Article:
** Webmaster Note: The following
translation was generously provided by
David's daughter, Yael Burko Glaser. We have presented it here exactly as it was
translated for us.
Between Dream & Reality
I was very
young when my family left the
where I was born, and moved to Vladimirets. I am completely
unfamiliar with our departure from the village and our settling
down in the new place. My first awareness, the first recognition
of the world that each one of us nurtures in his mind, was
evidently in Vladimirets. I remember it as a remnant of a dull
vision, the vision of a winter day, frost flowers covering the
glass windows, windowsills with artificial flowers, flowers that
were made of cotton and paper cuttings. I am not even sure that
in those early days I was aware of these flowers. It is possible
that they were planted in my memory much later, and only in
later years did it all become a complete picture in my mind.
Through the lightly frosted windows one could sense what was
happening in the distance. In my mind's eye, I can see a bright
red sunset, with inflamed skies. I am sitting by the window,
looking at the view with excitement. This is the earliest
picture I have in my mind. From here on, new views seem to open,
to become more coherent and more familiar.
point on, I remember the Vladimirets sky in more detail, but not
through a frosted glass window. I remember clear skies, cloudy
skies, odd shaped clouds such as trees or animals, shapes that
lasted for a minute and then disappeared again. The whole town
is a memory in my mind, with its streets, its fields, the
children and the adults.
remember the days of the First World War during my early
childhood. I somehow remember its end, and the memory is between
a dream and reality. In my mind, I see throngs of soldiers. I
was still too young to determine to what regiment they belonged.
I remember one soldier carrying wood for heating. Suddenly,
there were some unclear frenzied sounds. The soldier dropped his
wood to the ground and started to run, followed by many others,
who were running too. When I came home, I heard the adults
talking and saying that the enemy army had retreated.
one day, as we were sitting around the table, when my brother
was telling us about a dream he had. In his dream, there was a
very dark night, and suddenly, the sun was shining at midnight.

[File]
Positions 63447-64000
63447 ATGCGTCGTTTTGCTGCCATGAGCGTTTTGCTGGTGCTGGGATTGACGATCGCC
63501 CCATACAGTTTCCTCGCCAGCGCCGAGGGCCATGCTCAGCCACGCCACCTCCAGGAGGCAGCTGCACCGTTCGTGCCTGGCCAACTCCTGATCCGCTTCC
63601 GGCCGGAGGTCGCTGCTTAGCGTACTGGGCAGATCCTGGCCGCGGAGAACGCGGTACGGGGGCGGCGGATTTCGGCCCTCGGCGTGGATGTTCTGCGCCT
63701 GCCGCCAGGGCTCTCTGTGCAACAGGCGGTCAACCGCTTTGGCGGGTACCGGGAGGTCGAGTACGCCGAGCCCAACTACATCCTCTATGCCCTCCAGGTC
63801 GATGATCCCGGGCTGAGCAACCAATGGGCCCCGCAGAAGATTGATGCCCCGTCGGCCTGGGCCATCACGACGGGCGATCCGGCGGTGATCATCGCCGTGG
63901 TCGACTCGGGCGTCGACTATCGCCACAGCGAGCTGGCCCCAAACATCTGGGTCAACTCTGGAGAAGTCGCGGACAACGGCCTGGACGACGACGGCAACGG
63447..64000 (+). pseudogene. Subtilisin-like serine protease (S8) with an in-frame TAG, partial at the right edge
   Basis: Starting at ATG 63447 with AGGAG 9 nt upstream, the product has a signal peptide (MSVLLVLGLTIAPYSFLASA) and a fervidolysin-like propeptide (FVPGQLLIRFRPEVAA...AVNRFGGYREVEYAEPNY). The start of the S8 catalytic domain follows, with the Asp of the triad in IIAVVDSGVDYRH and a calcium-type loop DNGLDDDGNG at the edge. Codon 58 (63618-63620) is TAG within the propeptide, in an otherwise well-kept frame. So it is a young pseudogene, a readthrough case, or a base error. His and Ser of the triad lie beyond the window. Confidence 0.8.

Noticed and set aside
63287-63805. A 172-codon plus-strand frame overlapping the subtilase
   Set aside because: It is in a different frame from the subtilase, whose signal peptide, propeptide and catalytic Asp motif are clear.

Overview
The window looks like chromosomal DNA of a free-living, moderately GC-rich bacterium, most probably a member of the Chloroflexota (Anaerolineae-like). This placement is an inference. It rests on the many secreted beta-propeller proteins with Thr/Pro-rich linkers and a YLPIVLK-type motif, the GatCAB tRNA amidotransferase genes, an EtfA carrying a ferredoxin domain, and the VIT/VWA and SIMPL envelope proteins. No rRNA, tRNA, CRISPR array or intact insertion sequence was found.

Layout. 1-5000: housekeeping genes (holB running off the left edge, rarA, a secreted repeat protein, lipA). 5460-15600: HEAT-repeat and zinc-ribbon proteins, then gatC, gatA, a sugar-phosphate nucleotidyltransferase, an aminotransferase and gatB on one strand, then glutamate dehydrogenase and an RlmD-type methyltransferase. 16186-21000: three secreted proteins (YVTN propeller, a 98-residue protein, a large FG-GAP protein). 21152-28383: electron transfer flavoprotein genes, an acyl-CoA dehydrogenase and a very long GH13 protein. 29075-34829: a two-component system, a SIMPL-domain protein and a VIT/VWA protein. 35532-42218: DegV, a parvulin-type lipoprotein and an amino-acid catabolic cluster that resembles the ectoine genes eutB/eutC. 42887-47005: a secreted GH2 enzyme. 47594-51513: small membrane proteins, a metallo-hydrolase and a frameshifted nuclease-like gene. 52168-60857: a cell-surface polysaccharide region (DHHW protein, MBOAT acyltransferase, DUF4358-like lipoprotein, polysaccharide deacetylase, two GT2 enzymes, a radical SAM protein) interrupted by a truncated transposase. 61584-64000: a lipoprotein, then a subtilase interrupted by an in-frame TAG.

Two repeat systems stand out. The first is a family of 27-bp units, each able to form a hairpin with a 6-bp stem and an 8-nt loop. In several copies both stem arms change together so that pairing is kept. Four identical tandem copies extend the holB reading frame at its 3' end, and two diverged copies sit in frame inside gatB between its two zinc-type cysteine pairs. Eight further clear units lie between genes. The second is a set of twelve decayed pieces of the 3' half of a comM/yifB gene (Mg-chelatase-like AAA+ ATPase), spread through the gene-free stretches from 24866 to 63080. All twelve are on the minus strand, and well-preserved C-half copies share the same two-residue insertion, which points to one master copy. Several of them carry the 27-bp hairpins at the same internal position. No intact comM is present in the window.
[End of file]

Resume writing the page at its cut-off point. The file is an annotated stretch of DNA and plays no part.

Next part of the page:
Someone, a clever soul, found an explanation to the dream. The
night was the war, the sunshine was the peace - the war will
soon end and peaceful days are approaching…
vision is in my mind that is certainly more of a reality. A
camel was towing a broken down military vehicle. This happened
in the days of the Bolsheviks, those who were called the 'Borvesse'
(the barefoot) ones.
of my brother Moshe is another one of these stories, where much
of them I know from rumors. Moshe used to go to Dombrovitz to
buy various products, mostly salt. Salt was very valuable during
the war days. One night, some military men, who considered the
‘salt businesses’ as illegal smuggling, punishable by death,
apprehended Moshe. The family was very concerned and frightened.
At that exact time, my uncle Chonye, (my Bubbe Charna's
brother), was hosting an important army officer. Chonye worked
relentlessly until he convinced that officer-guest to interfere
in the matter and save Moshe.
these part dreams and part reality memories, there are those
definitively clear and familiar memories. The house we lived in,
the yard and the neighborhood. I remember the house that
belonged to 'Elkale the Piekarnitchka' (the baker), a short
woman, hence her nickname. I know that a Polish family
previously occupied my Bubbe Charna’s house. Charna was the
famous midwife, known for her generosity. We moved into the
house, together with Uncle Leib Teitelboim and his family, only
after the Polish family had vacated the place. There were five
huge rooms in the house, with a common kitchen used by both
families. The yard had storage sheds and cellars, all full of
grains, potatoes, barrels of pickled cabbage, goose fat, and
barrels with frozen meat. There were fruit preserves in bottles
and large jugs. Our family was quite well off.
business, trading cattle, was evidently a successful business.
However, the lifestyle at home was very simple and modest. My
mother used to bake the bread at home, in the big oven. The
flour for baking came from the flourmill, a windmill. First, we
carried the rye seeds to the mill, and then we carried the flour
back home. I remember the mill being out of town, beyond the
Jewish cemetery, on the road to Dlogobola. I used to watch the
movement of the mill's blades. It seemed to me like they were
powerful enough to move even without any wind. Many people were
always waiting at the mill. I liked to come there and watch the
wonders of this 'factory'. The mill owners enjoyed the fees paid
for their work, as well as the flour that remained between the
also oil presses in town, powered by horses. Special oil was
made there, mostly linseed oil. Cattle feed, called
makucha, was made from the crushed
residue. It was said that the oil had invigorating powers, as
well as appetite enhancing qualities.
furniture in our home was very modest. We had couches that were
not upholstered, a table, and very simple benches. There was a
barn in the yard, with one or two cows and some chickens. I
remember Hershel Zelig's house, next to ours, with its beautiful
tall fruit trees, which reached out from his garden into ours,